Author Keren Brown took a moment from her busy schedule to talk to Denise Sakaki about how food, life and family all come together at the table, and there’s nothing a little sour cream or peanut butter can’t fix.
By Denise Sakaki
Meet Keren Brown, the author behind the new book, Food Lovers’ Guide to Seattle: Best Local Specialties, Markets, Recipes, Restaurants, and Events. It’s the latest must-have sourcebook for restaurants, as well as food events in and around the Seattle area – there’s even recipes gathered from well known local chefs. Her blog and Twitter handle is “Frantic Foodie,” and that’s got a lot to do with her multitasking talents, which includes being a mom, staying on top of the busy Seattle food scene, as well as planning events, such as the wildly successful Foodportunity networking meetups that connect local bloggers and food lovers. Her desire to be a pivotal connector in the culinary community has helped food enthusiasts integrate with the food industry throughout the Northwest. Keren took a moment from her busy schedule to answer a few questions about how food, life and family all come together at the table, and there’s nothing a little sour cream or peanut butter can’t fix.
How was the experience of writing Food Lovers’ Guide to Seattleand what about it surprised you the most?
The experience was very intense and I was prepared for that. I missed a lot of holidays and special events because I was getting work for the deadlines done. I was surprised at how solitary the experience was, even though it is a food guide, the writing had to be done alone, by myself. It taught me a lot about myself and I learned little tricks on staying motivated.
How does the food scene in Seattle distinguish itself from other cities?
The food scene here is connected and reciprocal. The food scene is built on relationships and people work together. You see names of the farms and purveyors on the menus. You start to recognize these names after a while. You just feel a part of it. The Seattle food scene is very welcoming and it’s easy to make a lot of friends just from getting immersed in food, going to events and frequenting the farmers markets.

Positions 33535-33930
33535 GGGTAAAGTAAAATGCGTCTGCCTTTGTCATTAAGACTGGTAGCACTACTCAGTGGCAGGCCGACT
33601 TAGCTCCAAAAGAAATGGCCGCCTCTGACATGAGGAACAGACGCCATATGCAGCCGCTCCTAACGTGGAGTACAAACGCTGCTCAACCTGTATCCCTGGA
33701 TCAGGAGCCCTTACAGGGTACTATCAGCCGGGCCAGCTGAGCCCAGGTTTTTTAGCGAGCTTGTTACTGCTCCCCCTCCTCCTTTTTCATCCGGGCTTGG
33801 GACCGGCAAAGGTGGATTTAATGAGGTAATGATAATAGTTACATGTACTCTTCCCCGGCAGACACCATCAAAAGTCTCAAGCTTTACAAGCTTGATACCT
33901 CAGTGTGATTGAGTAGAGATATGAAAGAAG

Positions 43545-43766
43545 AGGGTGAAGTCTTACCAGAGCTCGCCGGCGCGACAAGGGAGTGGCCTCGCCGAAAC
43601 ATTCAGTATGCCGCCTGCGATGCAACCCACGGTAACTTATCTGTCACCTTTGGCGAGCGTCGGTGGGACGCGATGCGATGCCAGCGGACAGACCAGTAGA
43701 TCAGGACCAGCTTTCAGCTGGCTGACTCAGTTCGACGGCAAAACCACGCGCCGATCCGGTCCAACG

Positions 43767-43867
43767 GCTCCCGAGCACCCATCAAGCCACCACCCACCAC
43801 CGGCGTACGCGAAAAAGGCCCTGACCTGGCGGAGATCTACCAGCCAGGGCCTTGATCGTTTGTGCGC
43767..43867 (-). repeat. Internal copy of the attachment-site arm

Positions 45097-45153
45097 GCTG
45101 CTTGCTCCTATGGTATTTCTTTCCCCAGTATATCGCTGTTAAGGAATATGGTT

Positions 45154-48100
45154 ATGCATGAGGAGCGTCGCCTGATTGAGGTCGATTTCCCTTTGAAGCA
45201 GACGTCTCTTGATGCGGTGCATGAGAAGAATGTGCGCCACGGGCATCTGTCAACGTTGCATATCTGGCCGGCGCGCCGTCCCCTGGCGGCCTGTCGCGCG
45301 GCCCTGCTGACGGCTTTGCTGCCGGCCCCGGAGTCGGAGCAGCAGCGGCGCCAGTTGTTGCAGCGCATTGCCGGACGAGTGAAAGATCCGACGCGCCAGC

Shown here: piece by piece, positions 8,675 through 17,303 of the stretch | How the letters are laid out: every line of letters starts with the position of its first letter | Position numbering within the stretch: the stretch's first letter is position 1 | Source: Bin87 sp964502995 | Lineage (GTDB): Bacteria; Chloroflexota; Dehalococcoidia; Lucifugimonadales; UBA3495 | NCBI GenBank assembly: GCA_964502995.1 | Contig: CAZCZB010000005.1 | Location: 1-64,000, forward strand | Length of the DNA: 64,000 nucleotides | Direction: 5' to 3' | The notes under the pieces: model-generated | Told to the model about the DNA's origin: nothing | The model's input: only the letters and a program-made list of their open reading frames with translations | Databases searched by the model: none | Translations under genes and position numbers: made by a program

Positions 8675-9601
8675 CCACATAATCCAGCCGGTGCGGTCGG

What was the most interesting adventure when researching your book?
It’s hard to chose one but I really enjoyed the hospitality of different cultures. I loved going into markets and spending hours browsing the shelves and asking questions. I especially enjoyed learning about the culture behind the food.
What do you hope Food Lovers’ Guide to Seattle will provide for both visitors to Seattle as well as locals?
I hope it will make people love the food scene as much as I do. I wanted the book to give people a glimpse into the scene; background about restaurants, who owns what and what are the best things to order. It provides the inside scoop, making you feel like you are hanging out with a bunch of foodies and listening in on their conversation.
Who was the most influential person who defined the way you approach food?
It has been a journey with lots of different people influencing the way I see food. I took some classes at the Art Institute of Seattle with Chef Paul Redman, he really taught me about Northwest Cuisine and motivated me to try and cook it all at home.
My Mother- in- law taught me the importance of food as a way to bring people together. She cooks so she can nurture her family. There is always something warm on the stove. You just walk in and open the pots and find something warm every time. This is something that I strive to achieve. I want my family and friends to always feel like there is something to eat at my house, even if it means I just whip something up while they are there.
Is there any food or ingredient you dislike?
Not really. I don’t like raw onions because they give me a headache. Otherwise, I will try everything once.
How has parenthood changed the way you approach what’s on the plate?
Parenthood has taught me to keep things simple. I used to bake all my breads by hand and make my own pasta. Since I had my son, I realize that my time is limited so I have learned to let go. Less time in the kitchen is more time with my child. We still eat wholesome food but I have learned to take shortcuts. And I don’t beat myself up about it.
What’s your secret indulgence that makes you feel a little guilty for eating?
I love sour cream. I love the texture and will put it on anything. And I love peanut butter on anything.
What do you prefer: cooking or eating?
I prefer eating. I do love cooking but I prefer trying new things and flavors so that is why I love eating out. I think if someone else did the dishes and cleaned up, I would love cooking more.
You can see what Keren is up to on her blog at FranticFoodie.com or follow her on Twitter @FranticFoodie and her book, Food Lovers’ Guide to Seattle: Best Local Specialties, Markets, Recipes, Restaurants, and Events, is now available in stores and online.
Denise Sakaki is a freelance food writer and photographer who is always searching for the connections between food and personal experience. She is the creator of the food blog Wasabi Prime and contributor to Serious Eats, 425 Magazine and Drink Me Magazine.